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Parents Outraged Fifth-Graders Will Have Access to Condoms in Chicago Schools

07-10-2021
condoms
(Photo by Reproductive Health Supplies Coalition/Unsplash - https://unsplash.com/@rhsupplies)

A great deal has changed since pre-pandemic life. Among those changes is students’ access to condoms — which will apparently begin in fifth grade.

When they reopen in August, Chicago elementary schools will be stocked with condoms accessible to fifth-graders as part of a new policy approved by the board of education for Chicago Public Schools, according to the Chicago Sun-Times, which described the move as “part of an expanded vision of sexual health education.”

The initiative also calls for the availability of menstruation products.

Dr. Kenneth Fox, a pediatrician and the chief health officer for CPS, told the Times that young people “have the right to accurate and clear information to make healthy decisions” and “need access to resources to protect their health and the health of others as they act on those decisions.”

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“Essentially, what we want to do is make condoms available to students for if and when they think they need them,” he explained. “[W]hen you don’t have those protections, and don’t make those resources available, then bad stuff happens to young people. You have elevated risks of sexually transmitted infections — of unintended pregnancies — and that’s very preventable stuff.”

As for why the starting point for the availability of condoms is fifth grade, Fox said the marker was “informed by a developmental understanding of children.”

The veteran pediatrician admitted that not everyone will agree with the decision, but argued society “has changed” over the years.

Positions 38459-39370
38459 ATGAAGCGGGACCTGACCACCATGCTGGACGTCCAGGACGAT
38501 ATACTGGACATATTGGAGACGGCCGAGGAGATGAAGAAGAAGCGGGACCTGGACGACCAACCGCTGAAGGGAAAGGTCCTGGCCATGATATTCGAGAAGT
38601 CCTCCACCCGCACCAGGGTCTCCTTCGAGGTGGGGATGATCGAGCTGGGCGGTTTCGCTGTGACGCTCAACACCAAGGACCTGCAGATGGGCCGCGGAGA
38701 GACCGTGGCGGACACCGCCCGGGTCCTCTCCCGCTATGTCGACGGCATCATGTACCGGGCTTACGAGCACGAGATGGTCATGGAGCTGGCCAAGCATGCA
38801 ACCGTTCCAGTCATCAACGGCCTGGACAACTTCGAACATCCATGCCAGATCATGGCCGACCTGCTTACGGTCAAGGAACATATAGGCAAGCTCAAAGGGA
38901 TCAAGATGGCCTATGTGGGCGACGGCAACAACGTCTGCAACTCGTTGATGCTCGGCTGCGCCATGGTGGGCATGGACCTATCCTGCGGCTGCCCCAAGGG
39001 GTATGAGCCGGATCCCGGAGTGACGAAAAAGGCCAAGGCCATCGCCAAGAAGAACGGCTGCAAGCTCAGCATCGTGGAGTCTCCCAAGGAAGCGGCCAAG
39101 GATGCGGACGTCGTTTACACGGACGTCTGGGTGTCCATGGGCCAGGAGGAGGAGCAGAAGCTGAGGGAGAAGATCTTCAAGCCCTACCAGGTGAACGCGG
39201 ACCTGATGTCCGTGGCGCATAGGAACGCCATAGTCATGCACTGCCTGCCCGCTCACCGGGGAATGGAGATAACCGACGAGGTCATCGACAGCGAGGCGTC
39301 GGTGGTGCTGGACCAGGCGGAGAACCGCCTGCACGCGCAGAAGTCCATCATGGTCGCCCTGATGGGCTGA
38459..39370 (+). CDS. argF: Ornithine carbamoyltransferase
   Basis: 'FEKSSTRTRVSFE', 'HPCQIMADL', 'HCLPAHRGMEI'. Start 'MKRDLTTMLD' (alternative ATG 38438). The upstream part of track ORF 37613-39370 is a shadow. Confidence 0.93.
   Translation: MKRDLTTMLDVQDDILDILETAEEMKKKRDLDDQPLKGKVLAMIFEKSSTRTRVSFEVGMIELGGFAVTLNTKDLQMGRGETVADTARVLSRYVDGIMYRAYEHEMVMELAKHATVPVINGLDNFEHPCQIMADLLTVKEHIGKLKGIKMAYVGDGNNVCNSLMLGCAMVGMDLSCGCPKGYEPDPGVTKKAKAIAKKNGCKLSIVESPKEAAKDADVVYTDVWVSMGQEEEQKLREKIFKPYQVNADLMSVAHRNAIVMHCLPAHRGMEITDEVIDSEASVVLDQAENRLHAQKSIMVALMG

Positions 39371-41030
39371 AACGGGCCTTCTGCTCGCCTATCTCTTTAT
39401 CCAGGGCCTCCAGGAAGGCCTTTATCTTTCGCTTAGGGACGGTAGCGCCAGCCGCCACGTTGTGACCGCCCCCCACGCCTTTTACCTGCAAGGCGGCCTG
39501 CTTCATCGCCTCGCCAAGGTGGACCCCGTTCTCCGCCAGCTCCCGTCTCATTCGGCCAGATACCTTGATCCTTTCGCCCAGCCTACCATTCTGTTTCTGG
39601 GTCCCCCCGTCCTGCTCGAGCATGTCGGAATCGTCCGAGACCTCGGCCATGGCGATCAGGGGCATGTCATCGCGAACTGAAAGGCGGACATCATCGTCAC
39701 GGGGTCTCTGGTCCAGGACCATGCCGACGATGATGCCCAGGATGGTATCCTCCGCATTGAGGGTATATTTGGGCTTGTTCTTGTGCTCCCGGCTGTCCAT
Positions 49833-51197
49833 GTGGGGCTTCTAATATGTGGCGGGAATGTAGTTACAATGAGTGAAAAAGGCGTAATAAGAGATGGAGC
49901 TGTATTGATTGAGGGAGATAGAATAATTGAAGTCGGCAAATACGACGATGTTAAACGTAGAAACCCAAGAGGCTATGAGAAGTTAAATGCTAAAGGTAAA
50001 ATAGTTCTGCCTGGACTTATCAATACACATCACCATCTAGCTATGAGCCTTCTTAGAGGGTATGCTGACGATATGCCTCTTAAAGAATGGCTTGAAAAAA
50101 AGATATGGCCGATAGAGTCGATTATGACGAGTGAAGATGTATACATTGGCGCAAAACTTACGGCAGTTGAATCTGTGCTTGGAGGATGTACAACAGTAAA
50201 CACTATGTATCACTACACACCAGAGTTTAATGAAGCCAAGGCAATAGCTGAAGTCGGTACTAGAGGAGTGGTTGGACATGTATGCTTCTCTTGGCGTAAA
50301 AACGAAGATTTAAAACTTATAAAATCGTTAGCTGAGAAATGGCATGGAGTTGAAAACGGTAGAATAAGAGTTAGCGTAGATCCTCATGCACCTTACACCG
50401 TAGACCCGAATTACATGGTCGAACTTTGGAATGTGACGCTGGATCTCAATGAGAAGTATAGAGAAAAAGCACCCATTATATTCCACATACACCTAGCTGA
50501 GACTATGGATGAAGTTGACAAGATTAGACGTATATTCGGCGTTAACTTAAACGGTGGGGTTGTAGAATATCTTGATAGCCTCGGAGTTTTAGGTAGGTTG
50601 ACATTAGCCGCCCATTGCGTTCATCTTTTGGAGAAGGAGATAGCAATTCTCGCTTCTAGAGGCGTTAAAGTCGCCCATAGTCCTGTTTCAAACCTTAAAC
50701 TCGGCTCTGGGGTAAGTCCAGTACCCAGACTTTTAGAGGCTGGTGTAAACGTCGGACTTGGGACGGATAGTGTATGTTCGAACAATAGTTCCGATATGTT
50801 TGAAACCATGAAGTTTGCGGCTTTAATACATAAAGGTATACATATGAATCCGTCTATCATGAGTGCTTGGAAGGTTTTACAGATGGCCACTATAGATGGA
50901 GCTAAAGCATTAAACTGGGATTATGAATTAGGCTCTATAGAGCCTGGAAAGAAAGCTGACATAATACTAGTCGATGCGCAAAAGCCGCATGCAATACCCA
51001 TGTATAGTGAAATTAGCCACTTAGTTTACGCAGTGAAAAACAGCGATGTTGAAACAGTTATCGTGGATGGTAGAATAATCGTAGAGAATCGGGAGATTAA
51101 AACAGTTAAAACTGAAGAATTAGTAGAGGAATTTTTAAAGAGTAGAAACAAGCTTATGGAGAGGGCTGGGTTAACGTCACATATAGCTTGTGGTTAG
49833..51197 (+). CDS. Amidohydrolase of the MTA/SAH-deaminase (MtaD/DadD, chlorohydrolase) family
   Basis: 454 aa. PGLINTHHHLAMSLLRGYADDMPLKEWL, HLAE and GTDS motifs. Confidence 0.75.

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One of the parents who strongly disagrees with the decision is Maria Serrano, a mother working with Healing to Action, an organization centered on improving sex education. She argued providing condoms to fifth-graders puts the cart before the horse.

“My question is, ‘Oh my God, how is it that CPS wants to give condoms to kids?'” she told the Times, speaking in Spanish. “They are 10 years old, 11, 12. They are kids. So why is CPS thinking about providing condoms? Why not provide them information, and at the end give them the resource of a condom when they are prepared to use those resources they want to provide. For me, this isn’t the best option. They are doing things backwards.”

Nevertheless, the policy is moving foward.

Elementary schools will receive 250 condoms to start, while high schools — many of which already have condoms available — will receive 1,000. The condoms will be provided to the schools at no cost to them.

School administrators can request more from CPS or the Chicago Department of Public Health.

Scout Bratt, an outreach and education director at the Chicago Women’s Health Center, tried to quell parents’ concerns by saying the “existence of condoms does not mean that all students are going to be using those condoms or encouraged to use them.”

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“The idea is to say we are educational centers, we are community health centers essentially, and we know to invest in young folks’ health and well-being by providing comprehensive sex ed, it means we also need to provide the resources,” Bratt said. “We want students to come to us and to have access to those condoms for free, as opposed to potentially having to find them elsewhere or choose not to use condoms.”

“It is about recognizing that school is investing in young people’s health,” he added, describing the policy as “a harm reduction approach.”

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